to what the story really is.
It la well sustained and has no thin
places, aa so often occurs In a, con
tinuous story ef this kind and It Is al
together quite worth reading. The book
la elaborately Illustrated. ,
The Mayor's Wife" By Anna Kath
arine Green. The name cf the author
of. thla book, la becoming as inseparable
with the thought of the detective as
that ef Sherlock Holmes, snd she haa
earned her reputation quite as right
fully aa cenaa Doyle ever aid nis. ana
each story she puts forth places her
higher la the rank of this class of fic
tion writers. v -
Ths mayor of the present story
political ambitions, and ha - also pos
es a very beautiful wiie, wne is. ins
leader of society and a most brilliant
aaeaaaorr to an ambitious man. A
change, however,, comes over the spirit
ef hsr dreams, from which nothing
seemed to be 'able to arouss her; life
loet .lta lntereat and her world seemed
changed without any visible causa. The
huahand decides sometning musi oe
dons to relieve the .wife, who seems In
great . distress, and hs seU tn motion
certain plans- to disoovsr ths csuse ef
her worry; sad here the author brings
to play her keeoeet end brlgh teat de
tective faculties, and In unwinding the
mvaterv of the mayor" a wife unearths
a ghost- Story," niaaen wmmmuTwm,j ..
nausMe end all ina anivr j - vum.
that contribute to thrills of fear an
.nwnteilm and dellarhtrul surprises. "
la not overwrought with sensationallam
or unhealthy ex alternant, but la snappy
with Incidents and one is never auowea
tn wean or Urea for a moment.
It la the kind of a book that la always
temp ting, the reader to look at the laat
page to see how tt tume out Bobbs,
kUrrlll Co. Price ll.lt,
A Bath in an English Tub- By
Charles. Batteli Loomls. The book.ae
rtves Its title from ths first story and
-.ii-k,iiv humorous aooouat-ot
lirZ'j!,Zh:S anTam Jiirlsln" -ohmidt ana r. Anstm-
knowledges that hs was born In Brook
Jyn. and says: 1 belonged to that
etratum of aoolety that puta cleanliaess
next to aiodliness and Insists on a Sat
urday bath." With these- strict views
of cleanllneaa -Mr. Loomis relates nis
encounter with the- Kngitsn oainmo.
which he describes as "a ahallow pan
three feet In diameter and quite round
la shape. I wondered what It was. and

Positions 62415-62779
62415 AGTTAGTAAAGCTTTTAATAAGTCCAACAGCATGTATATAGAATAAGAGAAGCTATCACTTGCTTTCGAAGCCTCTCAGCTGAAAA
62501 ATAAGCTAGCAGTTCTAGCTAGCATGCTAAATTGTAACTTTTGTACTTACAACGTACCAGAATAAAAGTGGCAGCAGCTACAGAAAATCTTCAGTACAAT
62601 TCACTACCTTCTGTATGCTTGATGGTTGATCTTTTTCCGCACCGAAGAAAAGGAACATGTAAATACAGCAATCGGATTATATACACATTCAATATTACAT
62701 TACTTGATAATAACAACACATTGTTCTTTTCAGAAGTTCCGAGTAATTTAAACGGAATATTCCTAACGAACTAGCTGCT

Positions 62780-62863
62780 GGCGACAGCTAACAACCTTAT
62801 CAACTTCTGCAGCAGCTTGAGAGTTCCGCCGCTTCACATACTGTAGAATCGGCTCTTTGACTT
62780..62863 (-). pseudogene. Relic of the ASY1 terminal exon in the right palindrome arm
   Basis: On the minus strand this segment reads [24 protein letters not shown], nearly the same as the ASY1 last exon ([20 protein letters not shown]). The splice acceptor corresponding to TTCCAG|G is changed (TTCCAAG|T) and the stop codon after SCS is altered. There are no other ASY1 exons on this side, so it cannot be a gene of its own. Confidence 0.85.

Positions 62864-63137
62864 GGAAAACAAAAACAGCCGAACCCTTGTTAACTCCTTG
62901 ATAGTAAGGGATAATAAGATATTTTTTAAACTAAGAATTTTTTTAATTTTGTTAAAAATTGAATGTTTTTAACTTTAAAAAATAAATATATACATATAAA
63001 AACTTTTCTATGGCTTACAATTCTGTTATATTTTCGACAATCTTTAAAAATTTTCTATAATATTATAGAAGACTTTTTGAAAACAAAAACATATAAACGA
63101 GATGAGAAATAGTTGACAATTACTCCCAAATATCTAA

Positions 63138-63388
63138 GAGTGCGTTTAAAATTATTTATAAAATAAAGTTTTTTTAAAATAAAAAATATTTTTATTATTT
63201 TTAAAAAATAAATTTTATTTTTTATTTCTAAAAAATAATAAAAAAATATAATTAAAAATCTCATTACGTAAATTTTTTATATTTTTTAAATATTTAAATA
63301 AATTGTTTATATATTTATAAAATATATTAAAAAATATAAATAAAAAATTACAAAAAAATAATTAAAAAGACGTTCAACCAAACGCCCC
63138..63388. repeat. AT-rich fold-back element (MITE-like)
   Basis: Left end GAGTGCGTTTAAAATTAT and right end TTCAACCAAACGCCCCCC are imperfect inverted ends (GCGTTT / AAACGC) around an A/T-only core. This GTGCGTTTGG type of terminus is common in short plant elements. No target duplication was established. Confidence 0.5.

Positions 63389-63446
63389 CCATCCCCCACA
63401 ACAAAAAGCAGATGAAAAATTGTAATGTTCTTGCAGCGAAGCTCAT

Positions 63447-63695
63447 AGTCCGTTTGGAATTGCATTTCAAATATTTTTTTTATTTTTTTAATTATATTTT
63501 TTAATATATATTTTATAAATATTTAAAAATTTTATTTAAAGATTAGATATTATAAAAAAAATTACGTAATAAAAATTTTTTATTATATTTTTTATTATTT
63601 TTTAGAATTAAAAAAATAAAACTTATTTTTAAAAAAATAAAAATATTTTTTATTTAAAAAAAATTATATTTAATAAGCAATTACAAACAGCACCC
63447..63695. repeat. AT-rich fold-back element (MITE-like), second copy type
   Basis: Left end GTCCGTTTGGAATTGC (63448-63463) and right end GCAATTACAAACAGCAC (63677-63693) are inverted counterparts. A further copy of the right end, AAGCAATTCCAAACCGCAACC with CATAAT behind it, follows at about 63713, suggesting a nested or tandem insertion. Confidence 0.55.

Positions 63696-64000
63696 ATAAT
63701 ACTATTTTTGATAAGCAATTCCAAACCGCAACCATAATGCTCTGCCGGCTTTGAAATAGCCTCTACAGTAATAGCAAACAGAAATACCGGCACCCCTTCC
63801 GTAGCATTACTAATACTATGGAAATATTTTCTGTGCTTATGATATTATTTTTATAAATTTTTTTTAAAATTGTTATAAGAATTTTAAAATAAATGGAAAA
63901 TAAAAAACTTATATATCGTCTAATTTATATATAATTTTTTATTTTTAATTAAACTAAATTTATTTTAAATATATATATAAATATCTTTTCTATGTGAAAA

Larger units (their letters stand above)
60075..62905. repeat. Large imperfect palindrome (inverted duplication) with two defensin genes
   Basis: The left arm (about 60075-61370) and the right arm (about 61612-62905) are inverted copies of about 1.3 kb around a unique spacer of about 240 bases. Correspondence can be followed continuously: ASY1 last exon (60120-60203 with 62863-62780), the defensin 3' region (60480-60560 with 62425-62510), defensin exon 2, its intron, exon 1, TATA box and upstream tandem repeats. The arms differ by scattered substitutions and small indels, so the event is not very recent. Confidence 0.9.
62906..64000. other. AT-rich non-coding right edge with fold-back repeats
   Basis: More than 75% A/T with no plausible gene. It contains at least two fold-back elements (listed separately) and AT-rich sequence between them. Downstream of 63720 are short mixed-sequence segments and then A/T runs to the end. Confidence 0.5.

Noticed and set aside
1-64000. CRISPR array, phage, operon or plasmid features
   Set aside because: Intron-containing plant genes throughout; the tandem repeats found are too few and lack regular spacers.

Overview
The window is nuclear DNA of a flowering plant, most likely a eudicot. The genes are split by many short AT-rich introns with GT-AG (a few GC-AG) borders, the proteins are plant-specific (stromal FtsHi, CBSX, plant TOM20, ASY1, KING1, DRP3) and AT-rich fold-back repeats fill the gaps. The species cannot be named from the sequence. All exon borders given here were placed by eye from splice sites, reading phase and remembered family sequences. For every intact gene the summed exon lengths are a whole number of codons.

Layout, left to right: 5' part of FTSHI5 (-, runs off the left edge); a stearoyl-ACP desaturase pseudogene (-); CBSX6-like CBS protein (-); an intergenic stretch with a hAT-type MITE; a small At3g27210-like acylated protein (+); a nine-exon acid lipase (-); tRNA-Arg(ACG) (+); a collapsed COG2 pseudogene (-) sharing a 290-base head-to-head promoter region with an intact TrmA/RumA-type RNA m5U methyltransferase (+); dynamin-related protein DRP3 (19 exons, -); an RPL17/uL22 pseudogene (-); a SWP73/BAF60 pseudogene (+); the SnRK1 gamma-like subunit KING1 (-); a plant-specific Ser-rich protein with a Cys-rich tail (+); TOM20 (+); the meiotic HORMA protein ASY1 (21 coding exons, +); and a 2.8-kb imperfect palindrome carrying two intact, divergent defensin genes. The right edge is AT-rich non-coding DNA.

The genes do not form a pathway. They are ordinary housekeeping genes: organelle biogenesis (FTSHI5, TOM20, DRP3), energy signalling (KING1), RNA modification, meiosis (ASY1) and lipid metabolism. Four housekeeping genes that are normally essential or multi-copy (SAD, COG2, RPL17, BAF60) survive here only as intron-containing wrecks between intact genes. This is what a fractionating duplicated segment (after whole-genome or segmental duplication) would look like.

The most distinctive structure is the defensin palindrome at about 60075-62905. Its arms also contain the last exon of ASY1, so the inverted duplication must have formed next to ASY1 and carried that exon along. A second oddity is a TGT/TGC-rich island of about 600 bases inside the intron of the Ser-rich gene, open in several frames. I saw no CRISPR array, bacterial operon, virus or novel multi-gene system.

rtnejiv eAma to tha conclusion It bad
been left in my room on Its way to the
attic end - was prooaoiy ine wan on
which they brought In ths roast In ths
time of Henry VIII or his granaratner,
Jamas I of sacred memory." He was
undeceived, however, when the English
maid appeared to prepare, his "berth,"
and then his description of how he
dived Into his inch cf "berth," cavorted,
shook hlmsslf free from sll ths water
he had used up, and dived again, and
finally dried hlmaelf on a washcloth. Is
ail told la Mr. Loomis Inexpressibly hu
morous style, and : which Invariably
clothes a truth. -
The stories were all originally writ
tea for the New Torn Bun in ltOt, dur
ing the author's vlait to England. Thsy
are all humorous and entertaining, but
are spiced with an undsr layer of truth
that sometimes amounts to satire.
There Is, however, a genial spirit per
vading them that makes them very at
tractive, and the fun In them is of a
quaint sort which makea them readaLis.
The Illustrations are by Robert A. Graef.
A. B. Barnes---O04 Pries .71 cents.
-Ths Baker- A Taylor -company, the
publishers of The Hlatory of Architec
ture,' by Mr. Rueee!i Bturgla, report
that they have been obliged? to under
take a second printing ef ths first vol
ume. - la view ef the alas, importance
and expense of this work. It Is gratify
ing to note that tha publication meeta
with aa Increased demand. Tba seoond
volume is to appear la the late sum
mer and-Is to contain several hundred
Illustrations. - It opens, with a treatment
of the archltectuxa of India. China and